Blair defends terror legislation

TONY Blair last night insisted he was not pre-election "scaremongering" by putting security at the heart of the Government's legislative proposals outlined in the Queen's Speech.

TONY Blair last night insisted he was not pre-election "scaremongering" by putting security at the heart of the Government's legislative proposals outlined in the Queen's Speech.

The decision had been made because of the real threats faced from possible al Qaida attacks both here and around the world.

A Counter-Terrorism Bill is to be published, and it is likely that it will include measures such as no-jury terrorism trials and allowing phone-tapping evidence to be used in court without corroboration for the first time.

Among the 32 Bills outlined in the Speech was plans for a National Identity Card is to be phased in, with the probability that it will become compulsory within a decade.

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The Queen told peers and MPs gathered in Parliament: "My Government recognises that we live in a time of global uncertainty, with an increased threat from international terrorism and organised crime."

In the first debate on the Government's proposals, Tory leader Michael Howard and the Liberal Democrats' Charles Kennedy decided not to accuse the Government of scaremongering, but that didn't stop both political parties having a go elsewhere.

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Dr Liam Fox, the Conservative Party's Vice-Chairman, said: "It is clear that they are trying to raise the fears from terrorism in the country at the present time. Now I think that is quite despicable, but it is a desperate Government.'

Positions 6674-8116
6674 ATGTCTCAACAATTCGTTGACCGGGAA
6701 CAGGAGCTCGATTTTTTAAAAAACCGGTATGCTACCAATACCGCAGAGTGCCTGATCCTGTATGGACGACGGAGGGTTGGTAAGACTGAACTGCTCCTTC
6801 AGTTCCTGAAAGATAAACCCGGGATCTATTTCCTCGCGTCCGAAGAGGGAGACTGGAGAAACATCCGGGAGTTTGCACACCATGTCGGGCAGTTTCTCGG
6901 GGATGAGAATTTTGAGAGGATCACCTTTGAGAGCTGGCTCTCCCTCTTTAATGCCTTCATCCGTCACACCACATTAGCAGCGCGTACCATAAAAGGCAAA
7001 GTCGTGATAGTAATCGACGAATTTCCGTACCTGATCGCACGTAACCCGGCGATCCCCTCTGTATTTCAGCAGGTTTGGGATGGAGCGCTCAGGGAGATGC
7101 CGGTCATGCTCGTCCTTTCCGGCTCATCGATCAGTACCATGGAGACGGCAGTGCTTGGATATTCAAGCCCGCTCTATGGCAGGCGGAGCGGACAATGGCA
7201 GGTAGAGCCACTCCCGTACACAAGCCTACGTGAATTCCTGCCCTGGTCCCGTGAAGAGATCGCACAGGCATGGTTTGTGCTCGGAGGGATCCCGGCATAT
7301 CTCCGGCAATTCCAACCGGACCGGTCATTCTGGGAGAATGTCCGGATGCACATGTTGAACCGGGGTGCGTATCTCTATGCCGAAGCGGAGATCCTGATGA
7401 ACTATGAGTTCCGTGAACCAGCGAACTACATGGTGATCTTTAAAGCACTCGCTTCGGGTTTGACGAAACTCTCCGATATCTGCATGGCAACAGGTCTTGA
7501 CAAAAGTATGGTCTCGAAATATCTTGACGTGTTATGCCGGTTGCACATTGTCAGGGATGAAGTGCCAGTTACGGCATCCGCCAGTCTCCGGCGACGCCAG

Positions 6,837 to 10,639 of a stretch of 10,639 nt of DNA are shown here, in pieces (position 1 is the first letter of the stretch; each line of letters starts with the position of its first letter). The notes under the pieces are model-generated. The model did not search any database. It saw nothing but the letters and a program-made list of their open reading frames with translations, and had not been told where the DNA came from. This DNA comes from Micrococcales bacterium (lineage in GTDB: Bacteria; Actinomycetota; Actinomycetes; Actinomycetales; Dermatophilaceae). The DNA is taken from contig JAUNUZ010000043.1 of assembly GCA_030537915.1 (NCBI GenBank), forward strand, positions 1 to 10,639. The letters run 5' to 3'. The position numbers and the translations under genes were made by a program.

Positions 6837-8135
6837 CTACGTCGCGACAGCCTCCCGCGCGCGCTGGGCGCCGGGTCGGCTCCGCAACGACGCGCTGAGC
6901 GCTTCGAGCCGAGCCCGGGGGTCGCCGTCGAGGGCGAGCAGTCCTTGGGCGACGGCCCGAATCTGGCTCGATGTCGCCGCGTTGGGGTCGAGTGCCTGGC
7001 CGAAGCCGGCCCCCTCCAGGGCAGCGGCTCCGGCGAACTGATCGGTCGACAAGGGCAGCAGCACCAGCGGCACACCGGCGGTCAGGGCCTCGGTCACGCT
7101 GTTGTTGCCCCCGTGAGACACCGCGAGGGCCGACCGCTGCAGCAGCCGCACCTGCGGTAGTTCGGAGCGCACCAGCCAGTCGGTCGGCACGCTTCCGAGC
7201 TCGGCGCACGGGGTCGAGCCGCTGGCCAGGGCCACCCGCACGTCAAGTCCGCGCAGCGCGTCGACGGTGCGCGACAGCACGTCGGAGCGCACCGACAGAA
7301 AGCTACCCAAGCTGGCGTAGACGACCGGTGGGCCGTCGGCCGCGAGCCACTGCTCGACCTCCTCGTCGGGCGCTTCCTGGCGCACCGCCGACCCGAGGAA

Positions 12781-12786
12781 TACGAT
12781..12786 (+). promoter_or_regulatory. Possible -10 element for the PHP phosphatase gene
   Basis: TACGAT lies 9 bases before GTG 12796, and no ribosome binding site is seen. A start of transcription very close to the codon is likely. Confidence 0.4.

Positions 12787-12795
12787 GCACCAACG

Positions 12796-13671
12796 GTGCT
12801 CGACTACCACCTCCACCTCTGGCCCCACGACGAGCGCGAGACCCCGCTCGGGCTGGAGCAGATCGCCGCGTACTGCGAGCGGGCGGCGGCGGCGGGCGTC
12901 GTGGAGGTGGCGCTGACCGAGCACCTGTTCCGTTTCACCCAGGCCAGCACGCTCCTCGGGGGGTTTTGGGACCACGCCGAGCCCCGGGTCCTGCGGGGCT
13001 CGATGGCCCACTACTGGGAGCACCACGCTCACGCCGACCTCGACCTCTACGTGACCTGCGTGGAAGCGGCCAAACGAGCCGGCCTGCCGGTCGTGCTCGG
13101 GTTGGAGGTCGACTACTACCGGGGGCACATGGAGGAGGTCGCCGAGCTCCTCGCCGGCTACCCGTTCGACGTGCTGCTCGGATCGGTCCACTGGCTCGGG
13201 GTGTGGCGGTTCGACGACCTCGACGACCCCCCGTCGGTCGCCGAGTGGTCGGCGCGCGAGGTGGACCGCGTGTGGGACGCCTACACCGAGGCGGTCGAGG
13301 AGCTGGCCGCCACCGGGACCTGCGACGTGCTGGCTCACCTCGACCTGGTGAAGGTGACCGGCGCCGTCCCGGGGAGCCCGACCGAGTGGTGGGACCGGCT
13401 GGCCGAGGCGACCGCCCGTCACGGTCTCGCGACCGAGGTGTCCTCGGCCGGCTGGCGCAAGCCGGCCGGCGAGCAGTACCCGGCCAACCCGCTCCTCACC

Matthew Taylor, the Liberal Democrats' Parliamentary Chairman snapped: "The Government is focusing on fear, whereas the Liberal Democrats offer hope. Crime and terror would be better addressed with 10,000 more police and a National Border Force, rather than wasting £3 billion on ID cards that didn't protect people in the United States or Spain and which would curtail British rights and liberties.'

Other proposed measures include the establishment of a Serious Organised Crime Agency to crack down on drug gangs, people traffickers, major fraudsters and internet paedophiles.

The Clean Neighbourhoods and Environment Bill will give local authorities more powers to tackle fly-tipping, abandoned cars, noise nuisance and light pollution, with measures such as spot fines.

A Road Safety Bill will give police new powers to tackle drink-driving and uninsured drivers, introduce stiffer penalties for using mobile phones while driving and a new graduated points system for speeding.

An Education Bill is designed to reduce bureaucracy in schools by streamlining the inspection system.

Disabled people will gain more rights under a new Discrimination Bill and an Equality Bill will extend protection against discrimination on grounds of religious faith.

The European Union Bill will pave the way for a referendum on the proposed European Constitution, but no date will be included in the legislation.

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